Confused about circular knitting video

I am a beginner who is doing the topographie hat from knitty.com. I have just cast on 108 stitches on double needle circular. The instructor in the video says that the yarn is on the right needle side, but the video seems to show it on the left. I tried looking at another video on YouTube, but that was even more confusing, and this one said “easy.” Any help would be appreciated. Thanks~!

Hi LilyBart!

Have you watched the circular knitting video on Knittinghelp? You can find it Here

After you finish casting on your stitches, you will need to position the stitches around the needles so that the working yarn end comes out on the right hand needle - then you will knit into the end stitch on the left hand needle.

I hope this helps!! :slight_smile:

Yeah, sounds like you just need to turn the needles so the yarn is coming off the right hand needle.

Hi, Amanda. I guess I wasn’t clear. It is the knittinghelp.com video that is ambiguous. She has the thread, both the tail and yarn, on the left, in her left hand, yet in her voiceover says it is on the right.

So should the yarn and tail and cast-on stitches supposed to all be on the left, even though I’m working to the right-hand needle?

Also, the knittinghelp video does not say how to join the two sides. Other videos on circular knitting also don’t say how to join. One say just “pull it over, knit and pull it tight” but this doesn’t seem to work (her hands are in the way so you can’t see just what she is doing). When I worked this the first time, I didn’t join them and it was all coming out flat, like a scarf, so I’ve figured out that it doesn’t happen automatically. There are lots of conversations on the internet about joining, and different techniques, but no video or illustrated instructions. Could you please help me with that, too? Thanks so much~!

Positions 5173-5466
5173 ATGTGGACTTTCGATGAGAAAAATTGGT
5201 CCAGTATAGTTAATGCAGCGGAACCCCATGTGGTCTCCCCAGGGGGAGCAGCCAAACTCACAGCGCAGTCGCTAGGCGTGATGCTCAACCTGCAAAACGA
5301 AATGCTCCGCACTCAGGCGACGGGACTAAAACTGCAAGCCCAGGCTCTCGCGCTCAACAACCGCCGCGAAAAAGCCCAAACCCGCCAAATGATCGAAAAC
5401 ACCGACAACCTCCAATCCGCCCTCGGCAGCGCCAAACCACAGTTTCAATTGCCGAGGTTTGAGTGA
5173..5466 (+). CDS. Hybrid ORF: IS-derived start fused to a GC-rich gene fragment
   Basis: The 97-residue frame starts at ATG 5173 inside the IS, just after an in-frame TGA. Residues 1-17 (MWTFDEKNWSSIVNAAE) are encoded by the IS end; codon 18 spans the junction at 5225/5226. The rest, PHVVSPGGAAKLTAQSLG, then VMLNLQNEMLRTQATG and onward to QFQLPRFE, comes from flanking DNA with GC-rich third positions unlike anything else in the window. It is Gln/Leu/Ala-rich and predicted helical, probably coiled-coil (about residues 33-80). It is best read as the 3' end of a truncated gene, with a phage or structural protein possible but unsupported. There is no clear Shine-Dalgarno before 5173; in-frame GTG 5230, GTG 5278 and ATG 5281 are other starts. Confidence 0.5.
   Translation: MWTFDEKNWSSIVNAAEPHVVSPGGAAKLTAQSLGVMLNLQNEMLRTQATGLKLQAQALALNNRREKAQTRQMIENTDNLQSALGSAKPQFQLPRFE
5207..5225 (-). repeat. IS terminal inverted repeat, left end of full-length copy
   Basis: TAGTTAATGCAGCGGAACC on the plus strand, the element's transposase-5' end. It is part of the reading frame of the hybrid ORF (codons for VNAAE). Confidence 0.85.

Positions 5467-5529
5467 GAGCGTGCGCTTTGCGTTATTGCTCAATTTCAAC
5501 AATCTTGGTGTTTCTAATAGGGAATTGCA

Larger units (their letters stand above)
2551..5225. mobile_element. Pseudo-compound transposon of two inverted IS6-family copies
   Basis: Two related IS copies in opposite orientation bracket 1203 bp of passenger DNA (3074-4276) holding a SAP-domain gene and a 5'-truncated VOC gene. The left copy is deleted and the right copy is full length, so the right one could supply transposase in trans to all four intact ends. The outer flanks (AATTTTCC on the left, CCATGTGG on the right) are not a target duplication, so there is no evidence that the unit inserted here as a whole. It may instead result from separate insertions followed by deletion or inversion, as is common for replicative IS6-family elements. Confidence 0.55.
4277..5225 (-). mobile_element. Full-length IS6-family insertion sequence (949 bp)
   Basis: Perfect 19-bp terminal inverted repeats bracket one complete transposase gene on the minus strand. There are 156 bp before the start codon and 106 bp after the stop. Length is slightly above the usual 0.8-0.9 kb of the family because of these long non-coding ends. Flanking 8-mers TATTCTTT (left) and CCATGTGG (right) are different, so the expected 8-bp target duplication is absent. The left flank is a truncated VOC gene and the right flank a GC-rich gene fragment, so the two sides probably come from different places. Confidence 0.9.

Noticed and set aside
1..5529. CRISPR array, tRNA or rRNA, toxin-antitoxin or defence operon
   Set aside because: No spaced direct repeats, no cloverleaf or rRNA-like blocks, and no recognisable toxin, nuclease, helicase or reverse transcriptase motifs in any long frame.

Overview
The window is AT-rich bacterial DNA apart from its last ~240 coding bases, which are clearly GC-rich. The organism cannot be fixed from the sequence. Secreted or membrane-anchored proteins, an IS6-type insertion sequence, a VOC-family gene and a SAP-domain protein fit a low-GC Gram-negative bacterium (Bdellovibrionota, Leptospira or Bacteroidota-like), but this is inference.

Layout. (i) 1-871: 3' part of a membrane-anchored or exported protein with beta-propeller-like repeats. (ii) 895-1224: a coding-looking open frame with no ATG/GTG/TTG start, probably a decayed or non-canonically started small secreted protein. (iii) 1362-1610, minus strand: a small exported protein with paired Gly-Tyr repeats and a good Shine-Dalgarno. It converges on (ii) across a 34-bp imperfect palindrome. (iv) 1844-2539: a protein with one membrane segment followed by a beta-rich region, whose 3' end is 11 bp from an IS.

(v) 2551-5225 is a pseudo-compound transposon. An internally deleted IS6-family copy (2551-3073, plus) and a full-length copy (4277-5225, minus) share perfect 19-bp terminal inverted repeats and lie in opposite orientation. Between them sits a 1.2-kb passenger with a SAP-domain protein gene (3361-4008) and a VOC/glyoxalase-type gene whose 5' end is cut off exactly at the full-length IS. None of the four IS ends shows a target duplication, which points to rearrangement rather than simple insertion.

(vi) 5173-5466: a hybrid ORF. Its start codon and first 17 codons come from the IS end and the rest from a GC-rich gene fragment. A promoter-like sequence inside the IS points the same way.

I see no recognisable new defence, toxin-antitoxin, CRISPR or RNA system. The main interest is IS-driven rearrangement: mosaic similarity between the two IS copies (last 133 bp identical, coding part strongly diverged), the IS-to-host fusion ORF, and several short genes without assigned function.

It depends if you looked at the continental or english style video. But yes, after you’ve casted on, arrange the needles so the working yarn is on the right needle regardless of whether you hold the yarn (and tail) in the right or left hand. I don’t include the tail in mine, it may be easier to just drop it and work with the yarn only. There’s another video at knitpicks - http://community.knitpicks.com/notes/Knitting_in_the_Round

Many people just join by knitting the first stitch and pulling the yarn tight, but after years of doing that, I wasn’t satisfied with it, was still loose and left a gap. So I learned about casting on an extra stitch and knit it together with the first one. That helped a lot. Other people just swap the first and last stitches - first st on the end of the needle, last st on the beginning of the needle - and have great success with that.

Hey LilyBart! I hope that Sue’s response helped you! But, I wanted to make sure - when you said it came out like a scarf - when you stretch your stitches - do they stretch ALL the way around your needle - basically from tip to tip? As you have discovered - you can knit flat with circulars - the key to joining the two ends together is that you don’t turn the knitting around when you get to the end - you just keep going - so when you join the cast on and begin to knit the first row, you are knitting into the very last stitch - think like a snake eating its tale (sorry, I am very visual!) :slight_smile:

Sue pointed out different methods of joining - I haven’t been knitting in the round for a terribly long time, but I always just knit the stitches like normal and try to pull my yarn tight and I have never noticed a gap of any kind. So, to recap:

Once you have your stitches all cast onto the needles, spread them out tip to tip with the cast on tail and working yarn coming off the right needle. Make sure that the cast on edge is all facing towards the inside and not twisted, then take the right needle and knit it into the end stitch on the left needle - pulling the working yarn extra tight after you slip the stitch from the left needle to the right needle. Then just keep knitting the next stitch. It is also a good idea to put a stitch marker right there so that you can tell where the beginning of the round is!

I hope we have been able to help you!! :slight_smile: